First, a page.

Bertrand Bonello on Zombi Child
French filmmaker Bertrand Bonello (House of Tolerance, Nocturama) talks zombie movies, composing his own scores, and the importance of young people in his movies
Bertrand Bonello’s Zombi Child is pre-occupied with a question: who are we harming when we consume culture we don’t understand? It answers that question with deep sympathy for those affected by it by following the dual stories of Clairvius Narcisse, a 1960s Haitian man resurrected from the grave to work as a slave, and, in the present day, Mélissa, who has roots in Haiti, and Fanny, a white girl. Both are students at a prestigious school for daughters of French Legion of Honour recipients, and Mélissa’s attempts to join Fanny’s white sorority are what lead us to understand the link between these girls and Clairvius.
It’s a fantastic film, coming to Mubi. To mark the occasion, The Skinny caught up with Bonello at the London Film Festival to dig deeper into this strange, incisive work.
The Skinny: Both this and your previous film Nocturama are genre movies, but Zombi Child feels also like a commentary on its genre. Where does your fascination with genre come from, particularly in this instance?
Bertrand Bonello: My first approach of cinema was the genre movie when I was a teenager, you know? My favourite directors when I was 13 or 14 were John Carpenter, [George] Romero and [David] Cronenberg. For me, when I was watching these films at that time, it was just entertainment. And then when I watched them again later, I realised they were good directors, good films and political films. Nocturama and Zombi Child share something in that they use the genre movie to have a political discourse. If you want to express your fear of the world, you can go through the cinema of fear.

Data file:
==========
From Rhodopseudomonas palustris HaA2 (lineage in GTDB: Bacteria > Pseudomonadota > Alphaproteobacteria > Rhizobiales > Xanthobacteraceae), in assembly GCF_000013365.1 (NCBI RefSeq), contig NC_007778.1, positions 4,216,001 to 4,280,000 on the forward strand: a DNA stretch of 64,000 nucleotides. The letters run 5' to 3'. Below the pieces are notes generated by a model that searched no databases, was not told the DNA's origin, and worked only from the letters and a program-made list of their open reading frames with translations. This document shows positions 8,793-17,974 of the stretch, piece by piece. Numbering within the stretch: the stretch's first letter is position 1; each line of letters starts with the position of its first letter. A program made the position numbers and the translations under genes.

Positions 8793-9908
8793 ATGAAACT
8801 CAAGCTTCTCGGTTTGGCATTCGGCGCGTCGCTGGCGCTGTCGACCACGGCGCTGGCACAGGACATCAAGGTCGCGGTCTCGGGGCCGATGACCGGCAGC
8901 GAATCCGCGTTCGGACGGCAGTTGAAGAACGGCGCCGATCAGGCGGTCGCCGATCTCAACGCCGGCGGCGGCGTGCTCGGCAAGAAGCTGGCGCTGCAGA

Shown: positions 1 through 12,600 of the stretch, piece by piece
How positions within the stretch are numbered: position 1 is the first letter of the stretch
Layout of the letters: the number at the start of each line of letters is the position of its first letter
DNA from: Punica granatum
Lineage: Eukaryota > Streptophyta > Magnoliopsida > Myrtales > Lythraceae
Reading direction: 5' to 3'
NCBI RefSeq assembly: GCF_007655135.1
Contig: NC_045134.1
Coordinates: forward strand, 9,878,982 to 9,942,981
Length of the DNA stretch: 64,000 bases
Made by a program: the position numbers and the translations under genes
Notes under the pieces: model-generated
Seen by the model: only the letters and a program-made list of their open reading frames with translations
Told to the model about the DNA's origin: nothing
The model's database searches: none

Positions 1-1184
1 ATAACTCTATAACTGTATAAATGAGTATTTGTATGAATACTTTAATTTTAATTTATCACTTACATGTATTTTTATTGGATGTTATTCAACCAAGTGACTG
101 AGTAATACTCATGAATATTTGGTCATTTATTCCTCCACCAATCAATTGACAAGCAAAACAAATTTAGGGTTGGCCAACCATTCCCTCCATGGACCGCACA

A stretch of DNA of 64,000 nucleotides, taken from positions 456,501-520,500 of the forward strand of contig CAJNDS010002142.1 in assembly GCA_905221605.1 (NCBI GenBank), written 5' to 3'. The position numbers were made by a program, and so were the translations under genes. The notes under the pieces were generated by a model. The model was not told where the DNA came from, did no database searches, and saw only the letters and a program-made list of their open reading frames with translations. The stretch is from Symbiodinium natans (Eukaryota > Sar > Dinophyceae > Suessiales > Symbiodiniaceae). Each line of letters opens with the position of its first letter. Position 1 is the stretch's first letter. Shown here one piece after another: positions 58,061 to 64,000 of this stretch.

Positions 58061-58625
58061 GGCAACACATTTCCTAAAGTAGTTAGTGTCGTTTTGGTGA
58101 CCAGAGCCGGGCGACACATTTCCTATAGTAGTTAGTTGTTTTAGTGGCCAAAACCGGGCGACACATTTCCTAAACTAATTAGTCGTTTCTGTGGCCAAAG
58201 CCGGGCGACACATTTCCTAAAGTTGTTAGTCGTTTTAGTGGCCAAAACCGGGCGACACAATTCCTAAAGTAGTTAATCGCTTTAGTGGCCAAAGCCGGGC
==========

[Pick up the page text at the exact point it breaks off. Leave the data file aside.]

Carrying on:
Interesting that you mention John Carpenter, because the score, particularly in the sections with Clairvius, feels like you’ve taken the basic elements of a Carpenter score and stripped them down to the bare essentials. What was your process with scoring this film?
I do my own score, and I do it very early during the scriptwriting. I don’t wait to be in the editing. So, when I write a scene and I feel the scene needs some music, I go into my studio and try to search for the sound, the colour, the feel, the first note, something. Then I go back to my desk and finish the scene up. Usually when the script is finished, the music is finished. I had a very simple idea for this one: there’s one colour for the girls [Melissa and Fanny] and one colour for Clairvius. For Clairvius, I wanted this electro sound with a lot of space in it, so you can still have the sounds of the country. Something very minimal. With the sound I used, you can hear a bit of John Carpenter. For the girls, I used choir voices, which can remind you of some films of the ‘70s. Music of Morricone for Argento, and stuff like that.
Haiti feels significant here, especially as it’s the only state in history to be successfully established after a slave revolt – which it did against France. Was that something that was in your mind when you were choosing Haiti as a location?